Some societies limit trust to family or tribe. That's a severe limitation.

In others, trust extends over many and large social groups -- business associates, religious congregations, associations, political parties, civic groups, educational institutions and more. Fukuyama argues that such large radii of trust enable development of civic society, the foundation of liberal democracy.

Now Fukuyama has published his latest work, "The Great Disruption." The title invokes memories of the Great Depression 60-plus years ago. Then the U.S. economy -- and those of the world's other great industrial economies -- appeared to have descended into fatal collapse.

The Great Disruption is Fukuyama's term for the seeming collapse since the late 1950s of the American social fabric. Murder and other crime rates, family breakdown, rampant drug use, and disastrous losses in public trust of basic institutions illustrate the collapse. In fact, he says, these phenomena occur in nearly all industrially developed nations.

He says people have been prophesying the death of democracy since the 18th Century philosophical movement called The Enlightenment, which glorified individualism and reason and belittled traditional institutions and beliefs:

"The argument ever since the beginning of The Enlightenment has been that such societies would morally undermine themselves because of rampant individualism and the inability of people to obey moral rules. And so, the final book is really an investigation of whether that is true. And what the basis of moral behavior in a post-industrial society is."

After the fall of communism in Poland and Russia and other nations, Western diplomats and economists poured into Eastern and Central Europe like messiahs, carrying the divine word of democracy and free markets.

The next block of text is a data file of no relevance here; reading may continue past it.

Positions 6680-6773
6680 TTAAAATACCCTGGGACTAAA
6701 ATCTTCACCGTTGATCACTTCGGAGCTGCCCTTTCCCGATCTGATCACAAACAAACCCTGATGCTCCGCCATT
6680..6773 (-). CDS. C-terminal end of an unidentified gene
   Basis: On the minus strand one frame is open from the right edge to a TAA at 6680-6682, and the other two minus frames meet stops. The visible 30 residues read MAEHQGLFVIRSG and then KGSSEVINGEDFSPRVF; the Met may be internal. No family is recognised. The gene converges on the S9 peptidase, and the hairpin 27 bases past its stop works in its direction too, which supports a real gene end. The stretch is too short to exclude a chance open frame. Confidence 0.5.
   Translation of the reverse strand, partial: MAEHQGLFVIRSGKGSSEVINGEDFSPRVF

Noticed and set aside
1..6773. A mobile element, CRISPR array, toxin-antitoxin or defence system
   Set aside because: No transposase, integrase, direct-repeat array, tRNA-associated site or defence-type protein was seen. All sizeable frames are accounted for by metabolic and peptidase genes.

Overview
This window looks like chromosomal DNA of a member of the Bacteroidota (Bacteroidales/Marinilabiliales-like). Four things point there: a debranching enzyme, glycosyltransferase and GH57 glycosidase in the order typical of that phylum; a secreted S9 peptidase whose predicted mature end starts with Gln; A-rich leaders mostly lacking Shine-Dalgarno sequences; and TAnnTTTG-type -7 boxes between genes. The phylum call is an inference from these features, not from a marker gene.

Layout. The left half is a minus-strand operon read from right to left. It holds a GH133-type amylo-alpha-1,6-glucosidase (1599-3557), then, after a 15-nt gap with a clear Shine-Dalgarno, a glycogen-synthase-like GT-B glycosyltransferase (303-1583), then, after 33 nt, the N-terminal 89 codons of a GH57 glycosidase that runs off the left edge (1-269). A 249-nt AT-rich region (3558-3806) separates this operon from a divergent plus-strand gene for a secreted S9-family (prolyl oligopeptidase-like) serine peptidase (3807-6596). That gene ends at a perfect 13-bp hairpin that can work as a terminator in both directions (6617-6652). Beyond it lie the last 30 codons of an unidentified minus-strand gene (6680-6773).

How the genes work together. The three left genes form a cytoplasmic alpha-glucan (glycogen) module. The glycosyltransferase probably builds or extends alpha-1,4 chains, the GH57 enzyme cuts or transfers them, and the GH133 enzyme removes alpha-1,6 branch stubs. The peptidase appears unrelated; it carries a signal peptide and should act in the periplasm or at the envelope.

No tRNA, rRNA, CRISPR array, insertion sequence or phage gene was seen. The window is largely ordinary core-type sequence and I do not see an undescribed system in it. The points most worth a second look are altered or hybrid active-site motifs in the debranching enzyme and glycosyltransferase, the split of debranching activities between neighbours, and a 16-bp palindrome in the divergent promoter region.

The majority, Fukuyama said, were propelled by a simplistic view of what democracy really entailed. They failed to consider also that -- to succeed -- market economics depends on a variety of social institutions that go far beyond purely economic and political considerations. Fukuyama says:

"I think there was a certain naivete among many Westerners about what the requirements of democracy were -- that they weren't simply elections and a framework of a constitutional system. But it really did require a lot of habits of compromise and democratic discussion and debate. And it also required a rule of law that guaranteed individual rights."

The Great Disruption, despite its name, turns out to be a book of significant optimism. The developed democracies already have begun to reconstitute social order, Fukuyama says. And in Eastern and Central Europe, some nations already have established functioning democracies and promising economies. He says that human nature and the march of history make it likely that the others will succeed in doing so also.

( In the second part of this series, Fukuyama discusses why he thinks human beings East and West ultimately will opt for stable societies and prosperity.)